3. Line a half-sheet pan or rimless baking sheet with parchment paper. Punch down the dough. Using a plastic pastry scraper, scrape the dough out onto a clean work surface. To make a 4-strand braid, cut the dough into 4 equal pieces with a sharp knife or a bench scraper. Using your palms, and starting in the center and working outward, elongate 1 piece by rolling it gently against the work surface with even pressure until you have formed a rope as long as the prepared pan. Repeat with the remaining 3 pieces.
  4. Line up the 4 strands in front of you horizontally. Cross the strand farthest from you across the other 3 strands so that it is nearest you. Cross the strand that is now next to it across the other 2 strands away from you. Position the outside strands so that they are away from the center ones, and position the center 2 strands perfectly horizontal. Bring the strand nearest you down between the 2 horizontal strands. Bring the strand farthest from you up and across to the opposite side. Again, bring the strand farthest from you down between the 2 straight strands. Bring the strand nearest you up and across to the opposite side. Starting from the strand nearest you, repeat the braiding until you reach the ends of the ropes. Pinch them together at the top and at the bottom, and tuck the strands under at the ends.
  5. Place the braided loaf on the prepared pan, cover with a dry kitchen towel, and let rise again in a warm, draft-free spot until the loaf doubles in size and is spongy to the touch, 45 to 60 minutes.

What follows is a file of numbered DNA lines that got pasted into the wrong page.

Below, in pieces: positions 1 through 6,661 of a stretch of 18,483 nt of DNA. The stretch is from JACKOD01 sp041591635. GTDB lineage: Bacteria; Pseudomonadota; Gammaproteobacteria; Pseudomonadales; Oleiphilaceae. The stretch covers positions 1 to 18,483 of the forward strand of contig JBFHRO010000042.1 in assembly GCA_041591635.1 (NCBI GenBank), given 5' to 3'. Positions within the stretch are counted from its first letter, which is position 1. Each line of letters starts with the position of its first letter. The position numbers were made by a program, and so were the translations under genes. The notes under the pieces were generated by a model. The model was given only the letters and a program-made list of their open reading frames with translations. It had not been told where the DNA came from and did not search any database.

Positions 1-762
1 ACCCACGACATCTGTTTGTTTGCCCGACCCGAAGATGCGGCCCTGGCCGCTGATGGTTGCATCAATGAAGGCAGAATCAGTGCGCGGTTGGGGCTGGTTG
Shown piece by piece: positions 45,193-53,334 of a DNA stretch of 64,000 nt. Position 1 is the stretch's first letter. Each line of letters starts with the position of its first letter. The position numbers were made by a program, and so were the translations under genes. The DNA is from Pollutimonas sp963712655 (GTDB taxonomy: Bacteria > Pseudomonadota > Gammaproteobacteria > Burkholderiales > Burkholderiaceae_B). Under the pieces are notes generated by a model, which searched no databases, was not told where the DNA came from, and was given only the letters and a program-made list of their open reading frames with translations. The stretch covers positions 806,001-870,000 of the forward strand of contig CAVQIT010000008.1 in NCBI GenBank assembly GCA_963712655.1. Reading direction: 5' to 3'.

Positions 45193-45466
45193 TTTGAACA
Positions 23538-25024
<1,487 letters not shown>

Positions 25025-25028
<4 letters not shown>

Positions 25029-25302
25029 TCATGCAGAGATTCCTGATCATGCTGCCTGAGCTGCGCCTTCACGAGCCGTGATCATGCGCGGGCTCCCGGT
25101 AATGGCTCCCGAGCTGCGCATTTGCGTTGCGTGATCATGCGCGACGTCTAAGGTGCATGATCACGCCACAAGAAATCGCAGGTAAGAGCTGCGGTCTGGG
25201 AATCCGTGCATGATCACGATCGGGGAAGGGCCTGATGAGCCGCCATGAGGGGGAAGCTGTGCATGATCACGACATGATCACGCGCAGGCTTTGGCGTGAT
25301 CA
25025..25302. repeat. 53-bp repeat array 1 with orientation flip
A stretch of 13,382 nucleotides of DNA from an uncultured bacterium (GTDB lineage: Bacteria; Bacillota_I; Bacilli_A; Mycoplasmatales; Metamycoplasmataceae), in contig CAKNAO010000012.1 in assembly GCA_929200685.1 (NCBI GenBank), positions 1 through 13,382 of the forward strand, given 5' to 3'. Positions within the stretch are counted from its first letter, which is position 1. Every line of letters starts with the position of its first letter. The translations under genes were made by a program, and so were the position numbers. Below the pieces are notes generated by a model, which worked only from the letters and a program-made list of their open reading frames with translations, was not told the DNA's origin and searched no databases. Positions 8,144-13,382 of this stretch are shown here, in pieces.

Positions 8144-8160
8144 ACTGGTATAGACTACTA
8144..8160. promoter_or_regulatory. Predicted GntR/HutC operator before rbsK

6. Position a rack in the lower third of an oven and preheat to 350°F.
  7. Brush the braid gently with the beaten egg and sprinkle with the seeds. Bake the braid until it is nicely browned and sounds hollow when tapped on the bottom, 30 to 35 minutes. Transfer to a wire rack and let cool completely. Makes 1 large braided loaf.


Vanilla Bean Macarons

  vanilla bean macarons

Day five of my Advent holiday delights is the ever-elusive French macaron.  I have made my fair share of macarons--enough to last more than a lifetime, surely.  But something about these little pastries is whimsical, and the vanilla bean macaron recipe I'm sharing below is packed with the flavors of potent, fresh vanilla beans from the world's highest quality producers--Madagascar, Tahiti, and Mexico.

Day 5: Vanilla Bean Macarons

Difficulty: Impressive Challenge

Anyone can make macarons.  Like most things in life, the more you do it, the better you become at it. It helps if you have a steady hand, as you'll need that steadiness when you are piping the macaron shells.  Using a piping bag can be tricky and takes practice, but eventually, you'll get the hang of it.

I was inspired to make these somewhat daunting desserts back in 2011 when I was living in France.  My roommate came home with a macaron cookbook, and even though she had practically no baking experience, she was able to successfully follow the recipe and make some decent-looking, excellent-tasting macarons.  I made up my mind then that if she could do it, I could too.

After much trial and error, and using a book completely in French and the metric system (including strange oven settings such as, "mark 1"), eventually, I mastered these. There is more than one way to make a macron--such as which type of meringue to use for the shells. But, they all contain the same ingredients: pulverized almonds, sugar, egg whites, and a filling.

If you are a perfectionist who is devastated by mistakes, this recipe is not for you!  If you aren't afraid to try new things and enjoy spending half a day in the kitchen, then step out of your comfort zone, challenge yourself, and try this recipe!

vanilla macarons

Vanilla Bean Macarons, inspired by Pierre Herme's Vanilla Macarons